In addition to its Wayland integration, libinput is already built to support Xorg via xf86-input-libinput.

Why three developers for six months? Because any more than three developers A) is unrealistic to expect B) harder to coordinate C) leaves responsibility too open-ended. Why six months? Because the Static Object’s metrics suggest that should be enough time to make a significant impact on this project [footnote describes gradual pace of progress in project]. It’s easy to imagine we could begin seeing noticeable improvements to touchpad tracking accuracy within a couple months of starting development.

I believe the most serious flaw in my plan is the subjectivity around how, specifically, the cursor should behave. Practically speaking, we won’t be able to perfectly clone Apple’s touchpad behavior. So, in place of an objectively provable target, we’ll work from a shared set of intentions:

Project deliverables

  1. Linux touchpad scores on par with Macbook touchpad per mouseaccuracy.com testing. As of today, I can consistently score twice as high on macOS (average score 250 with “Hard” + “Small” options) vs Linux (average score ~100).
  2. Visual or terminal-based means to configure rudimentary touchpad settings. The fewest options I could imagine supporting for v1 would be: scroll speed/acceleration, scroll speed, natural scrolling toggle, hopefully support for gestures.
  3. First-class palm and thumb detection/ignoring
  4. Possess a means to submit bugs and have them addressed (via Github issues)
  5. “Feels like a Macbook” to greatest extent possible

We would seek to achieve these modest goals only on modern laptop hardware, eg purchased within last 2-3 years. Broader support should follow.

This project’s grand vision will be realized when its users forget it exists. 🎉

Next steps

What are the next steps on the Linux touchpad roadmap?

How I will help this move forward

  1. Accountability updates. If this post succeeds in wrangling a couple developers to move this project forward, I commit to posting at least one public update per quarter on the status of the project.
  2. Functional quality assurance lead. I will monitor our progress toward the “Project Deliverables,” and help coordinate QA resources during development.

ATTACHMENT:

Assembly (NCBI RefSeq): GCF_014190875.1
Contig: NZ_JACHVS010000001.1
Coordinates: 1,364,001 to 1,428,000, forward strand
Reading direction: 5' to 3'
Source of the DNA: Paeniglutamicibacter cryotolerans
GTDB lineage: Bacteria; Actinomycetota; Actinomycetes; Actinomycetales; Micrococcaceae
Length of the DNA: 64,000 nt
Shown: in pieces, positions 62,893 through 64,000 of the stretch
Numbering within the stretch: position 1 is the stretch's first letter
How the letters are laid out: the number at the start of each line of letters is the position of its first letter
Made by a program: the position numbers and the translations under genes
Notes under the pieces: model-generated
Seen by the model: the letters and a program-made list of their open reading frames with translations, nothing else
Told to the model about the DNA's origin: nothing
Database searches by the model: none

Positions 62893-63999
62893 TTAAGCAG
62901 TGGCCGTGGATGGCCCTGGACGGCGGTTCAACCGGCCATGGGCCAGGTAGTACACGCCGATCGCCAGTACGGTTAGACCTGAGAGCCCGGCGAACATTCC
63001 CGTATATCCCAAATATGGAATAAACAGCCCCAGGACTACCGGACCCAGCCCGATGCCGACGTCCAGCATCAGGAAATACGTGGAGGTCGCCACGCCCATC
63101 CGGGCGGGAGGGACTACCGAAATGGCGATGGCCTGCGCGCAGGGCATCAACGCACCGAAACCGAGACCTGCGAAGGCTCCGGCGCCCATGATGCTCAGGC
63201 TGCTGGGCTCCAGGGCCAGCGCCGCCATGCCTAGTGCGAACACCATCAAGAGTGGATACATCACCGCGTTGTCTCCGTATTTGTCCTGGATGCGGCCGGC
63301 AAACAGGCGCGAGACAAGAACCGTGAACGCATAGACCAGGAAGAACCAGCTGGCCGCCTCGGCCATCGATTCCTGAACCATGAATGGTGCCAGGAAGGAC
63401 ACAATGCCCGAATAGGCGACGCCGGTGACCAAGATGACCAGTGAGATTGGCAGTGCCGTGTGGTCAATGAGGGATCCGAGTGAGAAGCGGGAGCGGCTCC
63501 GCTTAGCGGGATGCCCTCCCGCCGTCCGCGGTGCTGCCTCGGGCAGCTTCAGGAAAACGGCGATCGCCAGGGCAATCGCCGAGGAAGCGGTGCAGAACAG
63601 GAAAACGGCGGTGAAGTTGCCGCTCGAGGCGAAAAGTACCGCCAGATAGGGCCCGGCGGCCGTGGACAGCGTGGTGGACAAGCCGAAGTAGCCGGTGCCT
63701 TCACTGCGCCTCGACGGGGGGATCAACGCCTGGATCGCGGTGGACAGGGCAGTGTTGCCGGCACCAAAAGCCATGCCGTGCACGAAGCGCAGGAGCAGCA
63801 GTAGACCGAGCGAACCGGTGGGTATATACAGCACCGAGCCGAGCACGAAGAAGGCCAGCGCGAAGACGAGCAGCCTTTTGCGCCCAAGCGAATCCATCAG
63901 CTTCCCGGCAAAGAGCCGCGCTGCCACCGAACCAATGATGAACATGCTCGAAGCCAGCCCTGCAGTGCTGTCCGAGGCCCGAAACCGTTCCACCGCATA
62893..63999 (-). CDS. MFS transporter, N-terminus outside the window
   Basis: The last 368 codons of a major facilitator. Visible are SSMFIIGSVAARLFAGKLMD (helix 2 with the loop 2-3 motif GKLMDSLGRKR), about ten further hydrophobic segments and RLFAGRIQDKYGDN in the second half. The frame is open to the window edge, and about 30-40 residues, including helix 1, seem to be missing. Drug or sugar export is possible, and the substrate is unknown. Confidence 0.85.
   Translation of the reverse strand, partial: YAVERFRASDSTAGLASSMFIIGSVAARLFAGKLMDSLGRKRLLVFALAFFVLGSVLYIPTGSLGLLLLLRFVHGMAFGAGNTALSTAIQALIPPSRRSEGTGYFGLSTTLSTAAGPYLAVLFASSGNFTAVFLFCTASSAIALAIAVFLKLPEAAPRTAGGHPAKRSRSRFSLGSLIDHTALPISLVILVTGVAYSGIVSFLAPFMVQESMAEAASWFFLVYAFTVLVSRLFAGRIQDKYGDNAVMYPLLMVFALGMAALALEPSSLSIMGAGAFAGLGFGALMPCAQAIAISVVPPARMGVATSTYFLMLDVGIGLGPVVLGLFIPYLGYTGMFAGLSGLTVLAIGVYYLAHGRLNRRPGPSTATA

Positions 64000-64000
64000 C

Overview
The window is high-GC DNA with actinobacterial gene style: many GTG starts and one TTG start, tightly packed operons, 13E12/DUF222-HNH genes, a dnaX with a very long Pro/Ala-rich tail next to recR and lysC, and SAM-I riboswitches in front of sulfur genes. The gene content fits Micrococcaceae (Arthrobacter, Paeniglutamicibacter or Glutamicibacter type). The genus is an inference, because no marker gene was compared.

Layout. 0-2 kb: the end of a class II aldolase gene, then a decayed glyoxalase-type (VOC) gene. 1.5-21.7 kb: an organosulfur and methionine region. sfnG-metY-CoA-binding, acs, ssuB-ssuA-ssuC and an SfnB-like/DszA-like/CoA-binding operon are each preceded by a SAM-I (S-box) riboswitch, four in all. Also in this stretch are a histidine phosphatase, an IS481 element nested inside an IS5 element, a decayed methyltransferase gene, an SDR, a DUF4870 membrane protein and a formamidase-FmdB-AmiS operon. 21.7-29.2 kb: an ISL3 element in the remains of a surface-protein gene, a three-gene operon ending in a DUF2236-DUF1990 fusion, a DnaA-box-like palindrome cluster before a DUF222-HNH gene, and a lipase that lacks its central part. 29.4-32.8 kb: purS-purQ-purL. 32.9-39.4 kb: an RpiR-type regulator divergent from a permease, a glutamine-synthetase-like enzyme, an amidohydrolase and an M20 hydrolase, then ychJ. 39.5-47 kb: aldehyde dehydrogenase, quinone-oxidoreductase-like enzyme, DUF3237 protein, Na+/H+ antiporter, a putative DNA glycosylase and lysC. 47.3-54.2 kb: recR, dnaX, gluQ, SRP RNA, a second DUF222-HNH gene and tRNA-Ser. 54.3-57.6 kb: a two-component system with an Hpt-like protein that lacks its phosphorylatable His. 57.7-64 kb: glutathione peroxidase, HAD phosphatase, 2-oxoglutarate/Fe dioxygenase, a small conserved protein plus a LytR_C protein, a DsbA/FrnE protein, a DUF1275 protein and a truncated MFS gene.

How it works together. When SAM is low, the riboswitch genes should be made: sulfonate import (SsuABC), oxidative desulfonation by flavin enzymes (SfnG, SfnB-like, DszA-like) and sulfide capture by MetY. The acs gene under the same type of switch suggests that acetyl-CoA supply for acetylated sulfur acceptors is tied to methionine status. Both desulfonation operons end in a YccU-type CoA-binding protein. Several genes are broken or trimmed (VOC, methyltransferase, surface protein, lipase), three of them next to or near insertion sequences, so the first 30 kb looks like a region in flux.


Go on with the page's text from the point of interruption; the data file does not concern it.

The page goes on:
3. Corporate fundraiser. Reach out to companies that would stand to benefit from sponsoring better Linux touchpad performance, provided others can point me toward the appropriate contacts.
  4. Information conduit. I’ve collected about 20 notes worth of information about Linux touchpad drivers over the past year. Perhaps some of these would assist new project participants trying to get up to speed?

Help I need from others to move forward

Can you help advance this cause? Here’s what we need:

  1. Commit to hack on the project. We need 1-3 developers who can commit to pursuing the Project Deliverables over at least 3 part-time months (preferably 6-12 months). I can coordinate matching developers skills to areas of project need. Since libinput is mostly composed of C, experience in that language will be a big plus.
  2. Got contacts? If anyone reading this knows the decision makers at companies who might like to support a popular project, help me out with an e-intro? If we can find a benevolent corporate ally (Microsoft? Google?), we could potentially leverage their resources to fund a full time developer for some months.
  3. Evaluate Chrome OS touchpad driver. See my “Tangential Opportunity to Help” memo. I consider this avenue a longshot to be the long-term solution for a Linux touchpad driver, but in the short term, it might be a viable driver for Linux users until the long-term solution is built.
  4. Got knowledge? I’ve become a lot more of a Linux touchpad expert than I’d ever hoped, but there are still people like Peter who know a lot more than I do about the interplay between the kernel, Wayland, and the input driver. I’d love to have contact info for a couple experienced Linux OSS-familiar devs who could accelerate my future research.

If you can help with any of these: please drop a line in the blog comments, or email bill at staticobject.com

Into a future less bound to Apple’s whims

All of the above plan is subject to change if better evidence/ideas are presented. I’m a pragmatist at heart, and the proposed plan is the most realistic path I can conceive to deliver a better Linux touchpad experience before the end of 2019. There’s low-hanging fruit to be picked. The touchpad driver most Linux users are currently utilizing (libinput) is developed part time, by a single developer (thanks Peter!).

There’s never been a broad mandate to make Linux touchpads pleasant to use. With your help driving attention to this issue, we can change that.